Analysis of factors influencing postprandial C-peptide levels in Japanese patients with type 2 diabetes: Comparison with C-peptide levels after glucagon load

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Postprandial serum C-peptide levels are readily determined in clinical practice and have a good correlation with serum C-peptide levels after glucagon load; the measurement is often used as an index of endogenous insulin secretion. However, the factors affecting postprandial serum C-peptide levels remain to be evaluated.

Materials and Methods:

To investigate the clinical factors affecting postprandial serum C-peptide, 2-h postprandial C-peptide levels after breakfast (PPCPR) were analyzed retrospectively for comparison with glucagon-stimulated C-peptide (CPR-6min) levels measured during hospital admission in 273 Japanese patients with type 2 diabetes.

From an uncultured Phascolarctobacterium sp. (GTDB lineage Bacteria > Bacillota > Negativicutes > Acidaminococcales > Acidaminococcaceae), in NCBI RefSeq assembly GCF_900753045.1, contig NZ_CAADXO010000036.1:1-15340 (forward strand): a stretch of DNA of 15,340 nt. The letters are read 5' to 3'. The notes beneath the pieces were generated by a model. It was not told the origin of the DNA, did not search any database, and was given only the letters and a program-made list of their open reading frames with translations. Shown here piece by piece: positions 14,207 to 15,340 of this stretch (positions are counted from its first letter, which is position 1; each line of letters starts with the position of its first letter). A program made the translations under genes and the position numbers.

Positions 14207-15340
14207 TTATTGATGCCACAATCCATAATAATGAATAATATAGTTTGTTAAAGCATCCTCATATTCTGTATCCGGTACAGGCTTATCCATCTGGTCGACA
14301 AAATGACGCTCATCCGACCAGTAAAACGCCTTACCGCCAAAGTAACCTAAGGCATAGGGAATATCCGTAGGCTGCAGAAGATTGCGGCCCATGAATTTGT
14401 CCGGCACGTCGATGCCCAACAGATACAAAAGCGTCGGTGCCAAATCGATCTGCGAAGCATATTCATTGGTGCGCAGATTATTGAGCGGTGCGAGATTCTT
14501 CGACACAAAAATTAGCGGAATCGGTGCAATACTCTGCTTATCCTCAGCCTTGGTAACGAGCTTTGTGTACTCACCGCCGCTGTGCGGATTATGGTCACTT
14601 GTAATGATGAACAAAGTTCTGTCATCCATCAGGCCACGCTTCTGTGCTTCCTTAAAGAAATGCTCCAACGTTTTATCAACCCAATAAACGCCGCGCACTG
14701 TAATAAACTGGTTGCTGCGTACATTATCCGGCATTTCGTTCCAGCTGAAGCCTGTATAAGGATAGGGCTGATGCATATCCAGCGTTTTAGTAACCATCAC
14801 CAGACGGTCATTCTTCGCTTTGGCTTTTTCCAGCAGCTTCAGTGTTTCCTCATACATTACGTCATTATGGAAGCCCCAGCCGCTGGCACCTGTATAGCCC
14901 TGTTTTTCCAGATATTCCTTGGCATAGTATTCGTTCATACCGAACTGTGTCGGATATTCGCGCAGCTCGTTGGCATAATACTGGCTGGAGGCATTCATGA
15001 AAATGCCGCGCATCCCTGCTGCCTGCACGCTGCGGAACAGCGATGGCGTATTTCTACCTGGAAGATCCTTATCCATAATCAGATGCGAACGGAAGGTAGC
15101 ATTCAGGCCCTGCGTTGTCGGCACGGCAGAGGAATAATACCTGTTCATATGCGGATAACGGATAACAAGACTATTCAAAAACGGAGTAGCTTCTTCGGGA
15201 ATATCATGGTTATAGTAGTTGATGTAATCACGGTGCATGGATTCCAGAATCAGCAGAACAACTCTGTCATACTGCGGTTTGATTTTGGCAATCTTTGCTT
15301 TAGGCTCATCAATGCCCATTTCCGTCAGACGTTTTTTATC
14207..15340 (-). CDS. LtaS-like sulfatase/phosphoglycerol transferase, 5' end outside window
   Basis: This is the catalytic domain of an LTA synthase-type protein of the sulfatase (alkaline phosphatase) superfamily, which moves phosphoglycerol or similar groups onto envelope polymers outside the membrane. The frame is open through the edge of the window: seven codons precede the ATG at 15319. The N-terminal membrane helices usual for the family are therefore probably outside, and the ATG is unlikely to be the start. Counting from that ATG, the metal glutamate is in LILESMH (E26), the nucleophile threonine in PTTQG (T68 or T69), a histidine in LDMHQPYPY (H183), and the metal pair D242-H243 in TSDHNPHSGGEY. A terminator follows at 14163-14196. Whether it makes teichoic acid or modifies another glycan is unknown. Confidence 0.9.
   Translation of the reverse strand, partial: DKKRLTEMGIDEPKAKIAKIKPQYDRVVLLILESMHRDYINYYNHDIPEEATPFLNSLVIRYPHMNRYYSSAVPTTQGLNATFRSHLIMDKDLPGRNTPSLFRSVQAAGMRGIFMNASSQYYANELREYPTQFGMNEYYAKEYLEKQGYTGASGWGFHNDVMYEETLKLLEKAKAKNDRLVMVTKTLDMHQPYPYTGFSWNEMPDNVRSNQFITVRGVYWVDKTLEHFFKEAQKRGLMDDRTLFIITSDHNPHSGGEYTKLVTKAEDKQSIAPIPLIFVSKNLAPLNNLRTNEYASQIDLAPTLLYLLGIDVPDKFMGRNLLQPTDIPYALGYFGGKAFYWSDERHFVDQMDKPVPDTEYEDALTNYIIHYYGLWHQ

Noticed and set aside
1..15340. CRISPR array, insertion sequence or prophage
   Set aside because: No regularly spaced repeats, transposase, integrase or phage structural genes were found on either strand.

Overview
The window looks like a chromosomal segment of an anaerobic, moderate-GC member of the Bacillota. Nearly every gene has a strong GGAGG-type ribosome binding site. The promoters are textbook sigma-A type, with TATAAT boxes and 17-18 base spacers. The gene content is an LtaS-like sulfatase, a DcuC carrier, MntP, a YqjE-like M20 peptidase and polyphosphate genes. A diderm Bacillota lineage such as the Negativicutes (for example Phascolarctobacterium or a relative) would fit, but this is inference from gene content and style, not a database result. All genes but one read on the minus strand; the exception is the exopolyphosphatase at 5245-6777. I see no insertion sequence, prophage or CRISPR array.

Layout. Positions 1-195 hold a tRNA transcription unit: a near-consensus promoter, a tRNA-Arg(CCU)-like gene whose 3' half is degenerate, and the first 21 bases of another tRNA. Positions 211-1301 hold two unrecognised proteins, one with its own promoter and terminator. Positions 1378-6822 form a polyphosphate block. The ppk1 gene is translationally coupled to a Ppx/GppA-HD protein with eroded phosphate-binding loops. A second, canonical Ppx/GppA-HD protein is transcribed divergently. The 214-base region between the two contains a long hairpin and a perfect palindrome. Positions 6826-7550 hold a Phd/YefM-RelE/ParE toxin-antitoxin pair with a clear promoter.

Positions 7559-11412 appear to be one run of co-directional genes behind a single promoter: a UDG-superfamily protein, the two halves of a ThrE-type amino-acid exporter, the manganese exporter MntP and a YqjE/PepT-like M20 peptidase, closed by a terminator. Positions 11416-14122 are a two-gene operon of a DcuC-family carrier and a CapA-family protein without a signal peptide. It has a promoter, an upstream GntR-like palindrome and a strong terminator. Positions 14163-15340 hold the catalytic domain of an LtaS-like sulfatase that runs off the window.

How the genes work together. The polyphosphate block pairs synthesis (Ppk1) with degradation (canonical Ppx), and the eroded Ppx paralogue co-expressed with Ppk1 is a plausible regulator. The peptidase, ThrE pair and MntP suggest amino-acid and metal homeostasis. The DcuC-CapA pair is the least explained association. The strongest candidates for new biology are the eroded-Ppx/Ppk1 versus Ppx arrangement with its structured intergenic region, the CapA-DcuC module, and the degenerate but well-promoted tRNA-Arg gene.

Multiple regression analysis showed that years from diagnosis, body mass index (BMI) and HbA1c were the major independent variables predicting PPCPR (R2 = 0.315). HbA1c was a major factor predicting PPCPR, but did not predict CPR-6min. In addition, HbA1c was negatively correlated with PPCPR (r = −0.410, P < 0.0001) and PPCPR/CPR-6min (r = −0.313, P < 0.0001).


PPCPR was correlated with common factors predicting CPR, including years from diagnosis and BMI, but also was negatively correlated with HbA1c, a unique factor. These results show that chronic elevation of the glucose level might impair endogenous insulin secretion after meal load, but might have little effect on endogenous insulin secretion after glucagon load. (J Diabetes Invest, doi: 10.1111/j.2040–1124.2011.00126.x, 2011)

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